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Slew Rate in Audio Amplifiers - What Does it Mean?

by February 08, 2013
Contributors:
Slew Rate Measurement

Slew Rate Measurement

Ever wonder what slew rate was all about? No, it has nothing to do with how a drunk person slurs their speech. This article gets to the basics of Amplifier Slew rate and what it means.

When reviewing the spec sheet of an amplifier, one potentially unfamiliar term you may run into is slew rate.  There are a lot of gobbledygook explanations floating around the web which seem to misunderstand the basic premise, so we at Audioholics are here to clear the air. In short, slew rate has little to do with how an amplifier produces dynamics so much as its ability to effectively maintain output into higher frequencies.  It is the rate of how quickly an amplifier can respond to a rapid change of input level.  This is measured as a change in voltage with respect to time as can be seen in the main image of this article.

Digging Deeper

The first thing that people tend to see in slew rate specification is that it is measured in volts/microsecond or v/usec. From there, people jump to the conclusion that an amplifier with a higher slew rate is more responsive, dynamic, etc. Since a picture is worth a thousand words, let’s take a look at a relatively simple graphic.

Sine Wave

Depicted above are sine waves of various frequencies; the lowest frequency is on top followed by sine waves of progressively higher frequency. You’ll notice that as you go up in frequency, the value of the sine wave changes at a greater rate than at lower frequencies: this is what slew rate is all about. Simply, slew rate tells us how high in frequency an amplifier can play for a given voltage level.

So now that we know what it is, how much slew rate is enough? The basic formula to obtain a minimum necessary slew rate for an amplifier is:

 Slew Rate = 2 x π x Frequency x Peak Voltage

As you’ll note, the factors we need to fill in are how high in frequency we want to go and how much output, as measured in volts, we want to achieve.

So as a real world example, what is the bare minimum slew rate we need to effectively achieve THX Select 2 certification, which calls for peaks of up to 50V on all channels? Well, first we need to select a frequency to base our calculation on; 20kHz would seem a good starting point, as this is the generally accepted upper limit of human hearing. Plugging those numbers in, you’ll find that a THX Select 2 amplifier should have a slew rate of no less than ~6.3V/usec if it aims to achieve full output at 20kHz. 

Most well designed amplifiers are flat out to 100kHz so in that case you would need a minimum slew rate of about 32V/usec in order to achieve such a wide bandwidth.

At this point, an observer may note that the number calculated above is a lot lower than the specifications you are likely to encounter, even on entry level receivers. As an example, the Harman Kardon AVR 1565 boasts a slew rate of 40V/usec. Considering its rated power of 70W per channel into 8 ohms (the above example of 50V translates into a 312.5 watt peak at 8 ohms), 40V/microsecond would appear to be gross overkill. Realistically, it is a matter of good engineering. The bare minimum that we’re calculating is just that; most good linear amplifiers aim for flat response well beyond 20kHz, not because we can hear that high or because we have loudspeakers capable of reproducing such frequencies effectively, but to ensure slew rate related problems are a total non-issue within the audible band. Simply put, once you start tossing in other requirements, i.e. expecting practically zero distortion even at full power into a difficult load at 20kHz (a problem area for some amplifiers, notably Class D), a bit of extra margin in terms of slew rate can come in quite handy.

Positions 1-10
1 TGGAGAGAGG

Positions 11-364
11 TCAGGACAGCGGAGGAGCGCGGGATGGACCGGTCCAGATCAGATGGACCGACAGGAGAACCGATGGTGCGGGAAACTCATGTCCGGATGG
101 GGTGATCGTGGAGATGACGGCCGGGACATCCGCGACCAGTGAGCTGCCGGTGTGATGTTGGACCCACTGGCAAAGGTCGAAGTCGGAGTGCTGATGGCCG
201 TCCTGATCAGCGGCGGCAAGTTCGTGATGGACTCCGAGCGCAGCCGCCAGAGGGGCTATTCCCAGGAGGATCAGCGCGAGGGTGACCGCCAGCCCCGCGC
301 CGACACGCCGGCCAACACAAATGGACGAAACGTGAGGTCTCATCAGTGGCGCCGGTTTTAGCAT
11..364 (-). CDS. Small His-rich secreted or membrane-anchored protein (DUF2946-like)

With all this in mind, what are the real world consequences of a marginal slew rate? This question is a bit more difficult to answer, as a lot depends on the source material. It should be pointed out that unlike laboratory conditions, most people aren’t running 20kHz sine waves through their systems at full output; real world material typically has little energy in the top octave (10kHz-20kHz), which can help mask the effects of a marginal slew rate. Odds are in and of itself, slew rate is unlikely to be a limiting factor in an amplifier’s real world performance; of course as mentioned above, if you’re expecting practically perfect performance under all circumstances, extra margin doesn’t hurt.

Editorial Note about Slew Rate from Sergiu Ignat – Electronics Designer for Classe

Slew Rate (SR) indeed expresses the ability of an amplifier to follow the input and as the formula implies this applies to the high frequencies within the passband of the amp. However most amplifiers have an input low pass filter used to minimize RF ingress and to limit slew rate induced distortions. Therefore even if the intrinsic SR of a power amp can be higher most designs tend to limit the bandwidth of the applied signal and in consequence the real SR may be lower than the one specified. If a manufacturer specifies “SR measured with input filter disabled” then it is the real deal.

By itself SR is a second order specification, not all manufacturers publish/measure it and is not indicative of sound quality if not accompanied by distortion numbers at the frequency of interest. For example an amplifier can follow a square wave at 20 kHz very closely in terms of rise/fall times, which in turn will give a very good SR number but if it does so with 20% overshoot and/or with long settling times (ringing that lasts for most of the pulse duration)…then the amplifier is probably not very good sonically (it has a hot and seemingly “detailed” top end).